As an Eastern Orthodox monk exclaimed, upon hearing my story: “Al, Yoga was God’s gift to you.”  

 Now, one of the major benefits of the Yoga practice has been the many friends I made. 

 One of them surprised me one day with a phone call as I was riding my indoor cycle.

 The call came from a former student, the manager of a physiotherapy practice in Calgary. Her words encouraged and humbled me. 

 My former student startled me by saying that in the four years since she had been my student that, she’d done Yoga in several places, but had never found anything quite like the Calgary Yoga Academy. (my business for ten plus years)

 She reminded me of what I had tried to do at the Academy. She described the uniqueness of a style of Yoga that combined stress releasing, mind-calming Yoga poses with the encouragement to engage in philosophical self-inquiry.

 She articulated precisely the vision I’d had of a vital physical practice combined with the value of deep inquiry and reflection.  

 Now, looking back, I clearly remember that not everyone liked my approach. One lady expressed sheer disgust with my approach, especially with regard to my regular habit of delivering homilies in the classes, something she said that nobody ever did in a Yoga class, and should never do, in any Yoga class.

 She was harsh and condemning. I felt her stinging rebuke, but knew that I could not, and would not, do other than to deliver my little talks in the classes.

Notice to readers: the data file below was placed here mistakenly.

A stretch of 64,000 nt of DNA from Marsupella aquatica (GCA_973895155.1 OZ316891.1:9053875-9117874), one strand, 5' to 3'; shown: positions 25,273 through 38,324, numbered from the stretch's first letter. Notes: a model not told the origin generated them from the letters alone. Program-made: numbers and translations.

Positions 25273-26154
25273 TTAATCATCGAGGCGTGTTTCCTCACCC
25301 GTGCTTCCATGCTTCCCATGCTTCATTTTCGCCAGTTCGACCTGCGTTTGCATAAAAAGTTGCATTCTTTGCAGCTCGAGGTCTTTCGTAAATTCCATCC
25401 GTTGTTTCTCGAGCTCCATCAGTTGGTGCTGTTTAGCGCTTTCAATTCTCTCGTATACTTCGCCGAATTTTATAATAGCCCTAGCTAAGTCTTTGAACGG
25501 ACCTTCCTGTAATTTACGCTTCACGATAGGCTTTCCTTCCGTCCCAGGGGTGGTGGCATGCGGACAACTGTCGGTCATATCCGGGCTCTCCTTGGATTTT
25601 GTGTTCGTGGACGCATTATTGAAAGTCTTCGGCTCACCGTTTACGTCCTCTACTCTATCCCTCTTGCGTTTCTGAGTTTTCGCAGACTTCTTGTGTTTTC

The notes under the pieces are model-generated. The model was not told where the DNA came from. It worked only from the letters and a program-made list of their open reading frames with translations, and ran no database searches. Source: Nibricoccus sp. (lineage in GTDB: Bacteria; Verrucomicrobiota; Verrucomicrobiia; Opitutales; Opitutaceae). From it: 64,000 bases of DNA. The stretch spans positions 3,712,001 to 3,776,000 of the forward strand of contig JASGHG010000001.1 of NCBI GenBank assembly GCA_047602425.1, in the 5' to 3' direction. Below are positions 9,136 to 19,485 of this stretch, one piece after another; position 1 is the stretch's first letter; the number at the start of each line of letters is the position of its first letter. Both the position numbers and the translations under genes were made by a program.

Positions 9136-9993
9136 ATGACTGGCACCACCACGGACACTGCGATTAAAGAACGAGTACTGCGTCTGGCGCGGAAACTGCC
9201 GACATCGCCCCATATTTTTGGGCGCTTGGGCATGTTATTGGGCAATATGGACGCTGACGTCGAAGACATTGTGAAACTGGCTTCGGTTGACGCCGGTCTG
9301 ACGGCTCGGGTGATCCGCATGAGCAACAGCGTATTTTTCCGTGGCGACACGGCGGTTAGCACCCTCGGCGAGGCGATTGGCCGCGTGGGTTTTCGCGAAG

After all, the words of Jeremiah had been read on the day of my ordination. Jeremiah testified to the fire of conviction that burned within him.

 Jeremiah had to express the passion he felt. He said he was weary with holding it in, and could not. 

 In my own way, I, too, sought to express the fire that continued to burn within me.

 Many of my students encouraged me to keep up the preaching/teaching ministry: "Al, you’re still a minister and that‘s why we come to class.”

 They would say to me as well: "Your Yoga classes are a lot better than going to church.” 

 And then, too, this statement from several, a statement I especially relished: "You’re a priest in shorts.  

 My ministry was continuing, but without a robe or collar. 

 Well, the priest in shorts, was encouraging others to find what he had found through the power and joy of meditation practice. 

 My own wife got the message, too, and began a diligent meditation practice.

 She created a corner in her wardroom where she began to sit for meditation. There she continues to sit every morning on a meditation cushion before an icon of Christ.